Death's Debt Collector

"Revenge is like a poison. It can take you over, and before you know it, it can turn you into something ugly."
- Aunt May (Spider-Man 3, 2007).
During the wintry days of early 1304 a professional and hooded assassin, known as the Mysterium, re-emerges after pulling a disappearance act from a locked and closely guarded church twenty years earlier, where this figure sought sanctuary after being unmasked, to settle old debts with a cut-throat interest rate. It's one of the many problems that keep Sir Hugh Corbett, Keeper of the Secret Seal and eyes and ears of King Edward I, and his right-hand Ranulf busy for the better part of Paul Doherty's The Mysterium (2010). 

Walter Evesham is the ex-Chief Justice who fingered Boniface Ippegrave, a clerk attached to the Office of the Privy Seal, as the Mysterium and capitalizes on this success, but when this story opens he's facing corruption charges and fled to the same church as Boniface to atone for his sins. Or so he said. It's also the same church where Boniface's sister, Adelicia, and Brother Cuthbert, a man Evesham spiritually ruined, live and the inevitable eventually happens: the loathed Evesham is found dead in his cell. His throat is cut and the door was barred from the inside as well as the outside with wooden beams and a wafer-thin slit for a window high in the wall. The chamber was, for all intent and purposes, an impenetrable prison cell. 

The solution as to how the murderer managed to bar the door on the inside of the cell was, as to be expected from Doherty, uncomplicatedly simple and absolutely workable, which may disappoint some readers, but you have to give the author props for finding a good motivation to turn Evesham's murder into one of those locked-door problems. I can be satisfied with a simple trick to turn a crime-scene into a sealed room, but I want some of the authors ingenuity that was lost on the impossible element of the story invested somewhere else in the plot (e.g. Anthony Boucher's The Case of the Solid Key, 1941 and Manly Wellman's Find My Killer, 1947) and that was definitely the case here. The explanation how the accused, Ippegrave, gave his guards the slip was one that, alas, traversed over trodden ground, but, again, not entirely without interest.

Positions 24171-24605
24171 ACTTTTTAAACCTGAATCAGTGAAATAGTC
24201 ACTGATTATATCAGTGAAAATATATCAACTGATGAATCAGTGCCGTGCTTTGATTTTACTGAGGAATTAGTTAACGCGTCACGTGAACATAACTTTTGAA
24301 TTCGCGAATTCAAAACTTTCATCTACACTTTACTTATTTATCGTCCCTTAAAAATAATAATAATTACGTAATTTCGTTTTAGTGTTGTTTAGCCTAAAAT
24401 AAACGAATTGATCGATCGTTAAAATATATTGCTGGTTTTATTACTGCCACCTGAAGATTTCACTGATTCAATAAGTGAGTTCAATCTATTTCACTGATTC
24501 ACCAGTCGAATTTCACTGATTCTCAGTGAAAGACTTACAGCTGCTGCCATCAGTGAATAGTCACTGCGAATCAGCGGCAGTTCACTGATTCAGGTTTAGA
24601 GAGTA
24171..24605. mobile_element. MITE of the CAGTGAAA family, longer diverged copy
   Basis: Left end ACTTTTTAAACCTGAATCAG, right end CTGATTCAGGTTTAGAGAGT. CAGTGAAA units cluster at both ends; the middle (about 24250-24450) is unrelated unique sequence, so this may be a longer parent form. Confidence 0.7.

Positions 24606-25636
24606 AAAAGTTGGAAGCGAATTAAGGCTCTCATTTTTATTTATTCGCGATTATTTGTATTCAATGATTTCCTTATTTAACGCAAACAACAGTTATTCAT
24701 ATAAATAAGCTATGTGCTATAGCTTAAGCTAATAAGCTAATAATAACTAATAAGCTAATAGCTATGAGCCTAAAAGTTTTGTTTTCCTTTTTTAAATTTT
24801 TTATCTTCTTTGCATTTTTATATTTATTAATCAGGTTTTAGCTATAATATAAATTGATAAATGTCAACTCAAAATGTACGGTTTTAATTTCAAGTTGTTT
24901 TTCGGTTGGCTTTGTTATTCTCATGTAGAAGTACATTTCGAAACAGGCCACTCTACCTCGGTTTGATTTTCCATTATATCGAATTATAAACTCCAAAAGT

More murders are committed, all of them connected to Evesham, like his former clerk Engleat, who was lashed to the decaying remains of a condemned river pirate and cast into the inky abyss of the Thames, an old punishment for perjurers, and they all had the letter "M" incised into their foreheads – the signature of the Mysterium. It means Mysterium rei (The Mystery of the Thing). But even this barely describes half of the intrigue of this book, which seems richer and more fertile in both plot and writing than any of his other novels I have read and reviewed on here. As a matter of fact, I don't think I have ever seen Doherty being this generous with clues!

I might have over praised another book, but The Mysterium is the kind of detective story I enjoy the most, with its locked rooms, impossible disappearances, ciphers, clues and an actual plot to dissect. Is it perfect? Of course not. But it was written in the same spirit as the best historical mysteries by John Dickson Carr, Robert van Gulik and Bertus Aafjes.

All the books I have reviewed by Paul Doherty:

The Mysterium (2010)

No comments:

Post a Comment